Andrew Campana, Cornell University – Taking the Video out of Video Games

On Cornell University Week:  Video games aren’t only for those with eyesight.

Andrew Campana, assistant professor of Asian studies, explains how communities of blind and low-vision players stay in the game.

Andrew Campana is an assistant professor of modern and contemporary Japanese literature in the Department of Asian Studies at Cornell University. In his current book project on Japanese poetry across media, he explores how poets in the 20th and 21st centuries engaged with new technologies, such as cinema, tape recording, the internet, and augmented reality. He is also working on a second project—on the intersections between electronic literature, video games, and disability arts in contemporary Japan—drawing from his experiences as part of the Trope Tank at MIT, a lab dedicated to developing new understandings of computation and literary practice. He has performed and published widely in both English and Japanese as a multimedia poet and translator.

Taking the Video out of Video Games

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What happens if you take the “video” out of “video games”? The term itself is biased towards the visual. But communities of blind and low-vision gamers across the world are pushing back against the assumption that you need to see in order to play or create digital games. They are proving their point with increasingly sophisticated “audio games,” which are playable through sound alone and come in just about every genre. There are now audio puzzle games, dungeon crawlers, racing games, and even sound-only equivalents to old arcade classics like Space Invaders.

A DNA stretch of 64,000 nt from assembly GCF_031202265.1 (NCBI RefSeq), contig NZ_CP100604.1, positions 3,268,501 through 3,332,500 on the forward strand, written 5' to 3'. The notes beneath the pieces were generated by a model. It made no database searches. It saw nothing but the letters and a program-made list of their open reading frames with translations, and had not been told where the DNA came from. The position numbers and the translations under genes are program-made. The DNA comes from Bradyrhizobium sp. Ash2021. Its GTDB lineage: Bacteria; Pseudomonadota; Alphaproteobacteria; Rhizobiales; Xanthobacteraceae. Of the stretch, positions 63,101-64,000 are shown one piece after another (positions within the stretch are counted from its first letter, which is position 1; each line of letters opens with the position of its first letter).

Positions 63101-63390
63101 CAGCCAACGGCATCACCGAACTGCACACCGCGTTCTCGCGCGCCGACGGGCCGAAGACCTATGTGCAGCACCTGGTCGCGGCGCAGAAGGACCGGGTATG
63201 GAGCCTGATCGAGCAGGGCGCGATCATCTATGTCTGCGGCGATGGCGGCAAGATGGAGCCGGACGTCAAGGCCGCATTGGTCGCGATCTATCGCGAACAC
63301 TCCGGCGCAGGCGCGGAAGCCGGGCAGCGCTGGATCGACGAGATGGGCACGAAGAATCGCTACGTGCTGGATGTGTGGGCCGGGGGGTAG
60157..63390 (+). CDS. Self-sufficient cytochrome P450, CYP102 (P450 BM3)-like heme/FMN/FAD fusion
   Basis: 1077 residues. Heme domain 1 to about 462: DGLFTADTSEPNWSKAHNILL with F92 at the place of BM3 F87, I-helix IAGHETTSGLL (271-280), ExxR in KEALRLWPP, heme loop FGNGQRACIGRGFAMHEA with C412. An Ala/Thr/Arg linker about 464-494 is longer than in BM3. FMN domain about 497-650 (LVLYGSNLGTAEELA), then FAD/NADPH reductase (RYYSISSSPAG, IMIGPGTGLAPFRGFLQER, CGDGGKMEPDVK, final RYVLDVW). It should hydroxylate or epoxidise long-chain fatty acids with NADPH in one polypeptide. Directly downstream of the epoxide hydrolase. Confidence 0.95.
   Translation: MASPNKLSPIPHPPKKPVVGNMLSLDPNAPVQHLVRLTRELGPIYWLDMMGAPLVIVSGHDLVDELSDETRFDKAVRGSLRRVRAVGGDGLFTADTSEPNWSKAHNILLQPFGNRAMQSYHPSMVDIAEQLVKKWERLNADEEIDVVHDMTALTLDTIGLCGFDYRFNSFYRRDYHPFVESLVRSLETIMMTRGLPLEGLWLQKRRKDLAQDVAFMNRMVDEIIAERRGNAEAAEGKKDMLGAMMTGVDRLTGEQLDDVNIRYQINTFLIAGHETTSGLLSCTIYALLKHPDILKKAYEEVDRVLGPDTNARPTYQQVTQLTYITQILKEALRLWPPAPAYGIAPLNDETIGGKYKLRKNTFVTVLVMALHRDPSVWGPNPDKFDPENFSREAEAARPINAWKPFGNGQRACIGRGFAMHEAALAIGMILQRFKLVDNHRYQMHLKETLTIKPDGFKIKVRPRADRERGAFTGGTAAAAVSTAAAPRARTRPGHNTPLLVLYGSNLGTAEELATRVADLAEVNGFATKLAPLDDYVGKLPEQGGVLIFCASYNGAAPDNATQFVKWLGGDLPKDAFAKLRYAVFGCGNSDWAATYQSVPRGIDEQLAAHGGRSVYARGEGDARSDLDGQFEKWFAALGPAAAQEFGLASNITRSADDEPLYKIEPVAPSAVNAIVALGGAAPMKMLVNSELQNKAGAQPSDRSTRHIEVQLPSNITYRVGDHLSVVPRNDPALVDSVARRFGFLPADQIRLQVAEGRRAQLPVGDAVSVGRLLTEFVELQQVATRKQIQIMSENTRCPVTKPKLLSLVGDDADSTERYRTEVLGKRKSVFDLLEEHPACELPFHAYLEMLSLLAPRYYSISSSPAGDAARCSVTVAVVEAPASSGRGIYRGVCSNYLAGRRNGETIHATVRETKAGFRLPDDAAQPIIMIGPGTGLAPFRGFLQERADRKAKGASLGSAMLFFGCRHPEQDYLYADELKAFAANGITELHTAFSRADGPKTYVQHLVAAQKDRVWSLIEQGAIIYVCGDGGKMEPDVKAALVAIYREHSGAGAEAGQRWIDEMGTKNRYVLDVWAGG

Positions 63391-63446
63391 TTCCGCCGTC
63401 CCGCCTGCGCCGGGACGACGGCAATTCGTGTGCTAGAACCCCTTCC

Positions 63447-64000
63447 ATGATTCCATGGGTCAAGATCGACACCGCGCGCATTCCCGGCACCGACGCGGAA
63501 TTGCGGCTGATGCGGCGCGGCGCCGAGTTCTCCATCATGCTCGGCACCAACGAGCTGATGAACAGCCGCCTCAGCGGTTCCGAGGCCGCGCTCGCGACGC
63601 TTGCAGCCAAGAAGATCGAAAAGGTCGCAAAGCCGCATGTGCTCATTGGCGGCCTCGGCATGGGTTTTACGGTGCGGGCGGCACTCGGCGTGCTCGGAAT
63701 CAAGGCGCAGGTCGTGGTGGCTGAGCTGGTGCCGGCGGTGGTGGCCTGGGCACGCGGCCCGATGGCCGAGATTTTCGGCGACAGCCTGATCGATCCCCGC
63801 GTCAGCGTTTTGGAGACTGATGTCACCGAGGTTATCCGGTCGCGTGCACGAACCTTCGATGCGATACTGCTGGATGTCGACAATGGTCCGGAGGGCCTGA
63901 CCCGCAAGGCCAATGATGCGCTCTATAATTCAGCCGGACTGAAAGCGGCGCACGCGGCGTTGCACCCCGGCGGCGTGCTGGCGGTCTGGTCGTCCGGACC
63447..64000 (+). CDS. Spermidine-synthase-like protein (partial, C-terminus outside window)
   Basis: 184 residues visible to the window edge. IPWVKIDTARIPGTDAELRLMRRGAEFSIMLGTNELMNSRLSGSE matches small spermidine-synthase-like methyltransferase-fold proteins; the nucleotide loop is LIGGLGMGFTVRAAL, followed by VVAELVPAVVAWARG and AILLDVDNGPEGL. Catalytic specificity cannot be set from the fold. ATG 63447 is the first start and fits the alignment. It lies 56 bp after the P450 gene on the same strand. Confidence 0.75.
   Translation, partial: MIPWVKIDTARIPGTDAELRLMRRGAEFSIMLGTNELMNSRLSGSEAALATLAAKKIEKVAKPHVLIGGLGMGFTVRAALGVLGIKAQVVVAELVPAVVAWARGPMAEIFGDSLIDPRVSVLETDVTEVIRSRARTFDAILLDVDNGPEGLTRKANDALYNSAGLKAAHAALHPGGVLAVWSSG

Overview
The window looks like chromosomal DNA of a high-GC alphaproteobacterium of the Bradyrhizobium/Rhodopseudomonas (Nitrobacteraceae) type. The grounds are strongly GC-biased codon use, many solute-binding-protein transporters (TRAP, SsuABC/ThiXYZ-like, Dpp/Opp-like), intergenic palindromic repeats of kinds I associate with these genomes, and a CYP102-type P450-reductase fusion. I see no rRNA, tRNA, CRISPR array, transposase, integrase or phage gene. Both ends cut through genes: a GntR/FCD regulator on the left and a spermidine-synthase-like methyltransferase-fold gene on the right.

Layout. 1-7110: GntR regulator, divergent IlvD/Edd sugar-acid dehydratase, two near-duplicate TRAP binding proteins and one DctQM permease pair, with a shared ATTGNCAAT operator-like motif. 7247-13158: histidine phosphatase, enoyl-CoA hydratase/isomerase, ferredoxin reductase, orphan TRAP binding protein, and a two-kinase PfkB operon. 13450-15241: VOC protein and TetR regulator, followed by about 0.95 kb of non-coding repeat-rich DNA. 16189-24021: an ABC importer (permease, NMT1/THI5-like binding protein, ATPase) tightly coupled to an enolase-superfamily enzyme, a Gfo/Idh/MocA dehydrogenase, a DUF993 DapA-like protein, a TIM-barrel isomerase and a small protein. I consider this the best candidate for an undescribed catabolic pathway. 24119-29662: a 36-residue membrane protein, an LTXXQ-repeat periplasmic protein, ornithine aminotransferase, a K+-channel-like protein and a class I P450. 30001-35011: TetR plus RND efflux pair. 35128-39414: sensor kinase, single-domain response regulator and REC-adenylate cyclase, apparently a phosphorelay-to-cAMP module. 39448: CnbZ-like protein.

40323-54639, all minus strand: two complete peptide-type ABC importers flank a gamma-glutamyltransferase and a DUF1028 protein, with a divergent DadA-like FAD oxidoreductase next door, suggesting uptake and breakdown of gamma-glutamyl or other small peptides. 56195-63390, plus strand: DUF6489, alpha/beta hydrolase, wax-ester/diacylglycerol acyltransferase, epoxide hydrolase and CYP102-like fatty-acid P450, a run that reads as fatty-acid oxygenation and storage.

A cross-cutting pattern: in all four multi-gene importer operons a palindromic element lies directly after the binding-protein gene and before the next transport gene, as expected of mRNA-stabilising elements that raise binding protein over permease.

Some of the best audio games have come from Japan. The first-ever audio game released for a game console was the 1997 Real Sound. Something like a choose-your-own-adventure radio play, it was designed to be enjoyed by blind and sighted players equally.

Blind gamers across the world have had to invent massively complicated processes to be able to play Japanese audio games, creating and modifying programs that live-translate Japanese-language audio on the fly. Global communities of blind and low-vision players have developed surrounding these games, crossing national and linguistic boundaries through the common goal of making video games accessible. 

Because audio games are far more than a niche subgenre of video games. They challenge deep-seated preconceptions about how we engage with digital media—from big ideas like what interactivity entails, to the most basic assumptions like the necessity of a screen. They ask us what might happen if other voices—the ones that tend to get left out of the usual stories about technology—are amplified in the mix. They model a world where accessibility and inclusivity are a given. And, amid a constant arms race by game companies to develop better and better graphics, they show us that the best game of the year might not have graphics at all.

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